• 👍 With the Rx, When cancellation is occurred, it is up to each operator to conform the cancellation and most of the standard operators are aware of cancellation and cancel the operator immediately.
    With the Callback, To conforming the cancellation event, the implementor should check whether this task is cancelled or not repeatedly as using Thread.interrupted().
  • 👍 With the Rx, you can handle all of the errors as specifying onError handler when you subscribe the rx observable; however you have to use try-catch block to handle and transfer error event to the caller when you use callback.
  • 😰 In the past, debugging the rx chain was not supported properly. On the contrary, you can use break point on the rx chain these days; however many of developers still use simple logging as inserting doOnNext(Log...) in the middle of chain since the break points are not working from time to time.

Implementation using Coroutine

Let’s meet the rising star coroutine! I’ll show you how the code looks different when you use coroutine instead of aforementioned two ways.

You can see the whole project source code here.

Let’s dive into the implementation in the same way we’ve done. The DataSource layer is the first one we will see.

All of the APIs of the DataSource layer use suspending function; So they directly return the specific result type without any warpper. Further more, the implementation detail of each function in DataSource layer looks similar to usual function call.

Let’s take a look at the Repository class.

You can be noticed the internal code of syncUserSetting() function is written in sequential way (You can use async { } coroutine builder to request user settings to all the data sources simultaneously).

Finally, let’s see the code in our ViewModel.

In the code above, the ViewModel implements CoroutineScope; thus it cancels all the coroutines launched in the ViewModelScope when the UI finishes (This is automatically processed when you use androidx.ViewModel but I am using self-defined view model here).

In addition, you can find the code that switch dispatcher to I/O in the syncUserSetting() function so that actual sync logic can be executed on the worker thread of I/O thread pool. Of course, the result after withContext(IO) block is processed in the main thread (runCatching is built-in extension function of kotlin and it provides try-catch functionality to wrap the result as Result<T>.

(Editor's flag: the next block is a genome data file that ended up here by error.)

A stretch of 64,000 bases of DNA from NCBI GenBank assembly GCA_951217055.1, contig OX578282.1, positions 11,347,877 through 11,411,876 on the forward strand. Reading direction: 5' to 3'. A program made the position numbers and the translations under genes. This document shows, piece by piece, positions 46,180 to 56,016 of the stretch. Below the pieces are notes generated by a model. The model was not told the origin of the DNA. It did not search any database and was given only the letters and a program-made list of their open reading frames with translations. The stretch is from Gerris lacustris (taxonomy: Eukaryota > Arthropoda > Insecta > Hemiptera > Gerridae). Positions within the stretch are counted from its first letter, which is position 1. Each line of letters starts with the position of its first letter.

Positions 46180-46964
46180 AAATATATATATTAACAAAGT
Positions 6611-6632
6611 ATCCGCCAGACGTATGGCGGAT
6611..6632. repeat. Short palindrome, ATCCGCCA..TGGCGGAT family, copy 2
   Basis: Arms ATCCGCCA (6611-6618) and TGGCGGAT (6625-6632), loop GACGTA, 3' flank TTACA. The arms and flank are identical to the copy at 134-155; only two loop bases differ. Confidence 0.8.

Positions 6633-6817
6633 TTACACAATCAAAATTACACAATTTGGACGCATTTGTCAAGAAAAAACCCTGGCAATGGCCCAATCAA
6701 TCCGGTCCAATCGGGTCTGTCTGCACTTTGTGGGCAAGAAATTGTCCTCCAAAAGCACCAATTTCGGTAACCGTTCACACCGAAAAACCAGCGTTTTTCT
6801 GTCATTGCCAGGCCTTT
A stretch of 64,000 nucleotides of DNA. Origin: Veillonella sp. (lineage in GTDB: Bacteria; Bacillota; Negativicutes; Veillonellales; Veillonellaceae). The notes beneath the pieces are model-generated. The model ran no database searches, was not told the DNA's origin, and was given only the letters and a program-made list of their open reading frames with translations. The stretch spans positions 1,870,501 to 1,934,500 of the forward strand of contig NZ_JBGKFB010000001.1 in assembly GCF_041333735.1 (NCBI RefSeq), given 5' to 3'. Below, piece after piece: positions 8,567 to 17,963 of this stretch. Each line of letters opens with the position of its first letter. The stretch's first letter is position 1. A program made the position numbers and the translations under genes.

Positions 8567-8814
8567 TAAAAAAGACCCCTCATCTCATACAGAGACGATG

IMHO, you should specify the dispatcher which is used to execute the function in the layer that the function is defined. In this way, caller function doesn't have to care about the dispatcher and just call the suspending function in a coroutine.

You can see the result below (Thread and Coroutine name is attached in front of each log).

main @coroutine#1 SampleViewModel 
: syncUserSetting()
main @coroutine#2 SampleViewModel
: syncUserSetting() start
DefaultDispatcher-worker-1 @coroutine#2 UserSettingRepository
: syncUserSetting() - Fetch from remote data source
DefaultDispatcher-worker-1 @coroutine#2 RemoteUserSettingDataSource
: loadUserSetting()
DefaultDispatcher-worker-1 @coroutine#2 UserSettingRepository
: syncUserSetting() - Load from local data source
DefaultDispatcher-worker-1 @coroutine#2 LocalUserSettingDataSource
: loadUserSetting()
DefaultDispatcher-worker-3 @coroutine#2 UserSettingRepository
: syncUserSetting() - Sync and Store to local data source
DefaultDispatcher-worker-3 @coroutine#2 LocalUserSettingDataSource
: updateUserSetting()
main @coroutine#2 SampleViewModel : syncUserSetting() : result
: Success(UserSetting(userId=TestUser#1, primaryColor=FFFF0000, secondaryColor=FF0000FF))
main @coroutine#1 SampleViewModel
: onClear()

You can figure out that the main logic — sync user settings — is executed on worker thread of I/O thread pool. The coroutine is started on the main thread and change its context which has I/O dispatcher to execute its sync logic and then it goes back to the main thread to handle the result.

Compare coroutine to others (Callback and Rx)

  • 👍 Coroutine can also specify execution thread and callback thread easily at the call site like Rx (As I mentioned earlier, I suggest that a callee specifies its execution thread internally so that caller can just call the function without any concerns about the thread).
  • 👍 Let’s Assume that you have very heavy function which is composed of many sub functions. If you choose the way using callback, you might meet the famous callback hell. If you choose the way using Rx, it’s better than the callback but it could be harder when the relationship among sub functions is complex. Coroutine help you write your async code in a sync way thanks to the kotlin coroutine compiler which provides compile time CPS Style code transformation from suspending function. As a user of coroutine, there are not much of things to learn and remember to use it.
  • 👍 Coroutine also provides cancellation of tasks. When a parent job is cancelled, the cancellation event is propagated to all the direct or indirect children and children are also cancelled and throwing CancellationException when they call next suspending function or finish execution (like checking whether the job is cancelled or not right before execute next operator in Rx chain). Of course, you can declare custom suspending function (operator) that eagerly check whether current scope is cancelled or not as using isActive property or yield() function.
  • 👍 You can also handle exceptions as usual. In other words, you can use try-catch phrase to catch exception from itself or children. There is one thing you should care about. Coroutine has two types of exception handling pattern such as launch type and async type. You should check it out before using it 😰.
  • 👍 In the past, it is not that easy to debug coroutine in the IDE; however, you can now debug coroutine easily thanks to JetBrain and collaborators.

I’m going to dive into the internal of coroutine which has been dealt in this posting.

The end.



Myungpyo Shim